Plantae > Tracheophyta > Magnoliopsida > Rosales > Moraceae > Ficus > Ficus religiosa
 

Ficus religiosa (peepul tree)

Synonyms: Ficus caudata; Ficus peepul; Ficus rhynchophylla; Ficus superstitiosa; Urostigma affine; Urostigma religiosa

Wikipedia Abstract

Ficus religiosa or sacred fig is a species of fig native to Nepal, India, Bangladesh, Myanmar, Pakistan, Sri Lanka, south-west China and Indochina. It belongs to the Moraceae, the fig or mulberry family. It is also known as the bodhi tree, pippala tree, peepal tree or ashwattha tree (in India and Nepal).
View Wikipedia Record: Ficus religiosa

Attributes

Height [1]  63 feet (19.1 m)
Width [1]  55 feet (16.8 m)
Air Quality Improvement [1]  None
Allergen Potential [1]  Low
Carbon Capture [1]  Medium-High
Shade Percentage [1]  91 %
Temperature Reduction [1]  High
Wind Reduction [1]  Medium-High
Hardiness Zone Minimum [1]  USDA Zone: 11 Low Temperature: 40 F° (4.4 C°) → 50 F° (10 C°)
Hardiness Zone Maximum [1]  USDA Zone: 11 Low Temperature: 40 F° (4.4 C°) → 50 F° (10 C°)
Water Use [1]  Moderate
Leaf Type [2]  Evergreen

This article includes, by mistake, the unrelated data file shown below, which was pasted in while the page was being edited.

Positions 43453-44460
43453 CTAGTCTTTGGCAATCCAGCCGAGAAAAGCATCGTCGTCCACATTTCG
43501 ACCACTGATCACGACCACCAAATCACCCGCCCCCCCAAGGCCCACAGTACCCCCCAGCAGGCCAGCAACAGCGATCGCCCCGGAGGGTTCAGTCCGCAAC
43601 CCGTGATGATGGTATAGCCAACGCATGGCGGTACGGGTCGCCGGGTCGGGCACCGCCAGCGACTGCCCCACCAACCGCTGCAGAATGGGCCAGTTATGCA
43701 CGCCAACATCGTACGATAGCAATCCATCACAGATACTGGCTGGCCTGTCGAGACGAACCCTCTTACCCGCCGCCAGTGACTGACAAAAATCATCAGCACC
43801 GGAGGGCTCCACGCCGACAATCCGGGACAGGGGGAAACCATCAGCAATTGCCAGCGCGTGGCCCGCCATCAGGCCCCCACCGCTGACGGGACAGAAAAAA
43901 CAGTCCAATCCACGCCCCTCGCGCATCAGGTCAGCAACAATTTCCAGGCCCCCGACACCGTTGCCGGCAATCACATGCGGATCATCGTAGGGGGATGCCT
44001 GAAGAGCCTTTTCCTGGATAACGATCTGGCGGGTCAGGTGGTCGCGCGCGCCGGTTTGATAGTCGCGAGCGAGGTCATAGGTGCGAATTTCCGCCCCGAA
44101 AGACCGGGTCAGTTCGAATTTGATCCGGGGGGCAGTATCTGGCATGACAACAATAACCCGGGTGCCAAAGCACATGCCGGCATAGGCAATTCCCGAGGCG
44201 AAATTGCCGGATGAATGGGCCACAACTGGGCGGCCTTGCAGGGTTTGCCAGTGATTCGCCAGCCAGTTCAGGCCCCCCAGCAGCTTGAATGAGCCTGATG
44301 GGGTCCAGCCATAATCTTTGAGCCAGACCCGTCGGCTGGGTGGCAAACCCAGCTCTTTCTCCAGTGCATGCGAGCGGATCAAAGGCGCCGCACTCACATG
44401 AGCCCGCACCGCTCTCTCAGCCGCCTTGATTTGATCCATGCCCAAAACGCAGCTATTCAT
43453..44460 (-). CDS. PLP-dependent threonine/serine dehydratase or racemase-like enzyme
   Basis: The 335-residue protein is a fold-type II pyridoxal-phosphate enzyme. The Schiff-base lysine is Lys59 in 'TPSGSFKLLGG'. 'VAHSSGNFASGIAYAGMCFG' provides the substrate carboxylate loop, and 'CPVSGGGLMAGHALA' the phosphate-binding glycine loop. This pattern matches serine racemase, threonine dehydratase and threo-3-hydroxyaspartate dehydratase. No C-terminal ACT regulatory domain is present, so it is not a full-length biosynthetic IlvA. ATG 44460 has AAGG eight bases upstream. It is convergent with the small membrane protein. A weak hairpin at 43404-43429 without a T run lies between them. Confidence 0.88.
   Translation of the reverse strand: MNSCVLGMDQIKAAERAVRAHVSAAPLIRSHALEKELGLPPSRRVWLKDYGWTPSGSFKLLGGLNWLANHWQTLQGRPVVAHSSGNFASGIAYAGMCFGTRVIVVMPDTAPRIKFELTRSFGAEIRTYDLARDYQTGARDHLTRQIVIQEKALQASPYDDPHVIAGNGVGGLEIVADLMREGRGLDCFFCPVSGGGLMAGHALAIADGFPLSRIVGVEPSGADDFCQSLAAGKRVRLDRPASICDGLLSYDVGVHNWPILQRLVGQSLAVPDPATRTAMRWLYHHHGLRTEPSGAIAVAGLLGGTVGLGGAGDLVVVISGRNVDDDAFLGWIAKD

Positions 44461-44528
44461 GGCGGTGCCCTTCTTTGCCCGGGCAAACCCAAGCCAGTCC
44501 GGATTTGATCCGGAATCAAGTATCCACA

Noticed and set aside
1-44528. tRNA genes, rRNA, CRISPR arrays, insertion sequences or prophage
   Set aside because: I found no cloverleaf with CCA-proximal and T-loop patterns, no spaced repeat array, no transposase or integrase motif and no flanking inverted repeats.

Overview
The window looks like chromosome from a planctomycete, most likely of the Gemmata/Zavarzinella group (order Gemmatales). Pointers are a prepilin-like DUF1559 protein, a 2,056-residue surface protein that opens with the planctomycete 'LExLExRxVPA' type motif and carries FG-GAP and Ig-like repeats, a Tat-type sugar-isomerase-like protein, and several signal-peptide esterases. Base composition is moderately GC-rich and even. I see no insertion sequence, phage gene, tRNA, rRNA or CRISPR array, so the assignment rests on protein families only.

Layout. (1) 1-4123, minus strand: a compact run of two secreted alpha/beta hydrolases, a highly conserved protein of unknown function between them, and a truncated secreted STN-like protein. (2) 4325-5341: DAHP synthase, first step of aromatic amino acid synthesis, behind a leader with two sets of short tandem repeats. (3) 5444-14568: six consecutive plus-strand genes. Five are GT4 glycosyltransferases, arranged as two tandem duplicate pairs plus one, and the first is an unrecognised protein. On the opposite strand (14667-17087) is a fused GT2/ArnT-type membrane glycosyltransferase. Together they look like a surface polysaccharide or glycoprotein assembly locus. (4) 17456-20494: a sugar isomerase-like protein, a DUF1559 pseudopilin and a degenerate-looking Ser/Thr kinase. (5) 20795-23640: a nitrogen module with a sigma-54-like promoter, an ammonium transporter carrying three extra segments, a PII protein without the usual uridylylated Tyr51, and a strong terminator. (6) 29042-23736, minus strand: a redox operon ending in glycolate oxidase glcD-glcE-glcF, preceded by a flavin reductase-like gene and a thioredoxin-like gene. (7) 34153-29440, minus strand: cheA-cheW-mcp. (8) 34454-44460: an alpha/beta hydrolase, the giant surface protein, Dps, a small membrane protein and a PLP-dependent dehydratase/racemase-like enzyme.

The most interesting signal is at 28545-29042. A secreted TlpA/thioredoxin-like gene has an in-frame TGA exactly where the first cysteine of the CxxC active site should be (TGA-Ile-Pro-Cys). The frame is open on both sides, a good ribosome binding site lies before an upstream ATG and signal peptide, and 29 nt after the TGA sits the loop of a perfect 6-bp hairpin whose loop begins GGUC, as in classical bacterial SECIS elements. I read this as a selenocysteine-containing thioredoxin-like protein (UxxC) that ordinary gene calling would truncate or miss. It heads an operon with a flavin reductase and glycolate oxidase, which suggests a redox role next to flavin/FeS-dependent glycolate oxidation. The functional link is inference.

Lifespan [3]  Perennial
Specific Gravity [4]  0.443
Structure [2]  Tree

Emblem of

Bihar
Haryana
Orissa

Predators

Acridotheres cristatellus (Crested Myna)[5]
Acridotheres ginginianus (Bank Myna)[5]
Acridotheres tristis (Common Myna)[5]
Acroclita cheradota[6]
Agropsar philippensis (Chestnut-cheeked Starling)[5]
Anomalococcus crematogastri[7]
Antheraea paphia[6]
Aonidiella aurantii (California red scale)[7]
Aonidiella orientalis (Oriental Scale)[7]
Artibeus jamaicensis (Jamaican fruit-eating bat)[5]
Asota ficus[6]
Asterococcus ramakrishnai[7]
Attatha ino[6]
Attatha regalis[6]
Austrotachardiella bodkini[7]
Axis axis (chital)[5]
Boselaphus tragocamelus (nilgai)[5]
Buceros bicornis (Great Hornbill)[5]
Ceroplastes ceriferus (Indian wax scale)[7]
Ceroplastes pseudoceriferus (Indian wax scale)[7]
Corvus macrorhynchos (Large-billed Crow)[5]
Cynopterus brachyotis (lesser short-nosed fruit bat)[5]
Cynopterus sphinx (greater short-nosed fruit bat)[5]
Cyrestis thyodamas (Butterfly)[6]
Dendrocitta vagabunda (Rufous Treepie)[5]
Dicaeum agile (Thick-billed Flowerpecker)[5]